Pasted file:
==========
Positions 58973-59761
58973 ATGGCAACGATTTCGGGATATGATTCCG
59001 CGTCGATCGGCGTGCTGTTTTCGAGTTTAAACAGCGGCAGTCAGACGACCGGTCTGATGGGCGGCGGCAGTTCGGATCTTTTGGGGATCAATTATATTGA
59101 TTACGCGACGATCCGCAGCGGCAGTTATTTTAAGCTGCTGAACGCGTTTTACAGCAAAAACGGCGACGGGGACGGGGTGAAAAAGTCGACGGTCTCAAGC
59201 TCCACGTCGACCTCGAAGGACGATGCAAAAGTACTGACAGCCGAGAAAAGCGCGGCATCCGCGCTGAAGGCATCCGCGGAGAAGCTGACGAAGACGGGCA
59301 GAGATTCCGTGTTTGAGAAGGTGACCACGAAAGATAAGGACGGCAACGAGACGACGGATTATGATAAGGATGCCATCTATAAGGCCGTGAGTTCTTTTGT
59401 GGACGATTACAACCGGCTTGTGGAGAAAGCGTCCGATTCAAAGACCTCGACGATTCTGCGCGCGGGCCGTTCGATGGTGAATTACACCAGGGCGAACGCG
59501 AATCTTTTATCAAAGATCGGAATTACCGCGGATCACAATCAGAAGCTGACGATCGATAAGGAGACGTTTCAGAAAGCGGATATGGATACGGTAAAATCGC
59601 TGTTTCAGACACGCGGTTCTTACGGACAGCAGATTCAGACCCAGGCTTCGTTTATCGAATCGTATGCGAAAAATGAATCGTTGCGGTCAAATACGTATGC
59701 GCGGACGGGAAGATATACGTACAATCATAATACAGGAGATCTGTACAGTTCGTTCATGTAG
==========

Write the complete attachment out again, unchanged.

Positions 58973-59761
58973 ATGGCAACGATTTCGGGATATGATTCCG
59001 CGTCGATCGGCGTGCTGTTTTCGAGTTTAAACAGCGGCAGTCAGACGACCGGTCTGATGGGCGGCGGCAGTTCGGATCTTTTGGGGATCAATTATATTGA
59101 TTACGCGACGATCCGCAGCGGCAGTTATTTTAAGCTGCTGAACGCGTTTTACAGCAAAAACGGCGACGGGGACGGGGTGAAAAAGTCGACGGTCTCAAGC
59201 TCCACGTCGACCTCGAAGGACGATGCAAAAGTACTGACAGCCGAGAAAAGCGCGGCATCCGCGCTGAAGGCATCCGCGGAGAAGCTGACGAAGACGGGCA
59301 GAGATTCCGTGTTTGAGAAGGTGACCACGAAAGATAAGGACGGCAACGAGACGACGGATTATGATAAGGATGCCATCTATAAGGCCGTGAGTTCTTTTGT
59401 GGACGATTACAACCGGCTTGTGGAGAAAGCGTCCGATTCAAAGACCTCGACGATTCTGCGCGCGGGCCGTTCGATGGTGAATTACACCAGGGCGAACGCG
59501 AATCTTTTATCAAAGATCGGAATTACCGCGGATCACAATCAGAAGCTGACGATCGATAAGGAGACGTTTCAGAAAGCGGATATGGATACGGTAAAATCGC
59601 TGTTTCAGACACGCGGTTCTTACGGACAGCAGATTCAGACCCAGGCTTCGTTTATCGAATCGTATGCGAAAAATGAATCGTTGCGGTCAAATACGTATGC
59701 GCGGACGGGAAGATATACGTACAATCATAATACAGGAGATCTGTACAGTTCGTTCATGTAG